Public schools in Costa Rica begin teaching Chinese

Chinese language courses have reached the classrooms of high schools in Costa Rica, under the “Let’s Talk Mandarin” program that was presented today by the Ministry of Public Education of Costa Rica, with the support of the Chinese Embassy, which offered to bring in six Chinese teachers.

[Soundbite] Sonia Marta Mora, Minister of Public Education
Today is a historic day as, for the first time, we are incorporating Chinese language classes in our public schools.

The project will begin teaching Chinese with six pilot schools. In each school, 60 students will receive classes in Chinese five times a week for two years.

[Soundbite] Song Yanbin, Chinese Ambassador in Costa Rica
The study of Chinese is a great opportunity for 360 students in 6 schools, driven by the Ministry of Education.

This program to teach Chinese in Costa Rican public secondary schools will see as its starting point the High School Opportunity Network, a network of 11 institutions located in vulnerable areas. After an evaluation, it is possible that the teaching of Chinese will be extended to all 11 institutions of the High School Opportunity Network.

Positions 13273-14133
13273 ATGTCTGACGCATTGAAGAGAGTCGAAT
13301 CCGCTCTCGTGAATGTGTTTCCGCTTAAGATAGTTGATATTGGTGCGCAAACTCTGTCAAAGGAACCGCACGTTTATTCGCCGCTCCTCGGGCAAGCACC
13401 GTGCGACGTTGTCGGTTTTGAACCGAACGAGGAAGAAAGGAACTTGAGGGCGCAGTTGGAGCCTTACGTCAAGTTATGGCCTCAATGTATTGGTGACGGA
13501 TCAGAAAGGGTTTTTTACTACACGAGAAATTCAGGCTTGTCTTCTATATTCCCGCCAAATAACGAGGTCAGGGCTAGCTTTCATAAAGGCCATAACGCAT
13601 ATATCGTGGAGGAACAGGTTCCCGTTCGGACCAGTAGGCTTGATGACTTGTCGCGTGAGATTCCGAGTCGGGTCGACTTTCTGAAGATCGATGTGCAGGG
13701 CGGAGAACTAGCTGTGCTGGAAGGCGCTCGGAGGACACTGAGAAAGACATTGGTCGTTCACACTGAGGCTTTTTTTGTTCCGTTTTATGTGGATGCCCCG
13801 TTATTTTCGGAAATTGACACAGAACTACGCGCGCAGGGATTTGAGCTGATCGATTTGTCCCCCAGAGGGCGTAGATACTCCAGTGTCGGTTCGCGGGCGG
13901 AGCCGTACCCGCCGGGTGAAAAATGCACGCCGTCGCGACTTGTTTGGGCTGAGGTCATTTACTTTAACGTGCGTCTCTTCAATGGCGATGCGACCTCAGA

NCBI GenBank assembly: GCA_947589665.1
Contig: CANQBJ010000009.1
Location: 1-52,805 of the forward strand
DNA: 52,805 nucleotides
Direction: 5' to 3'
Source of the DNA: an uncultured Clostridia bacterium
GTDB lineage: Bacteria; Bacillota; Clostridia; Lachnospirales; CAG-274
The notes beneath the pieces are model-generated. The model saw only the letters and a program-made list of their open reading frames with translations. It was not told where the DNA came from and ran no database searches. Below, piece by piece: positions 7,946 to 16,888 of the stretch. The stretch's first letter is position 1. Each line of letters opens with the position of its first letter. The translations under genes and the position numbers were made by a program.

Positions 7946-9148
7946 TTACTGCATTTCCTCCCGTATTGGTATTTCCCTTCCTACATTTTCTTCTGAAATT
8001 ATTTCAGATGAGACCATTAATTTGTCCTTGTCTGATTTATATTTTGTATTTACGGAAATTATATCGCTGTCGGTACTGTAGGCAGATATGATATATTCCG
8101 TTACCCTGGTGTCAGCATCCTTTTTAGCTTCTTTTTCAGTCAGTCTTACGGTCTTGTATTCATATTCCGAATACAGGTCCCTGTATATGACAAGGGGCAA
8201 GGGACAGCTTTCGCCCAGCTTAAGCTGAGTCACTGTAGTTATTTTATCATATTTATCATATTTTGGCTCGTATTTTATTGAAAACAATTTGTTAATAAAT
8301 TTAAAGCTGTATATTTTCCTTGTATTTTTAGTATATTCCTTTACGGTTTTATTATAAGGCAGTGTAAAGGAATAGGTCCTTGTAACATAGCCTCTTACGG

[Soundbite] Sonia Marta Mora, Minister of Public Education
Why is it important to teach Chinese? First, our relations with China have been strengthening in recent months and years. This means we have to look at language, education and culture so that this relationship becomes even more sustainable. Second, we know that learning Chinese will give our students a broader knowledge of Asia, a strategic region of the world. Finally, the number of Chinese speakers in the world makes it very valuable to have exchanges between Spanish and Chinese. We are building a bridge of understanding and respect between the two peoples.

The minister added that knowledge of the Chinese language would allow Costa Rican students to have better global understanding, in order to more job opportunities through trade, cultural and political relations that have been strengthened between China and Costa Rica.

The launch of this project was conducted in the Professional Technical College Uladislao Gamez, located in Tirrases of Curridabat, a poor community east of the capital San Jose.

The opening ceremony also included a brief lesson taught by a Chinese professor who showed hthe students how to quickly learn basic Chinese words and phrases.

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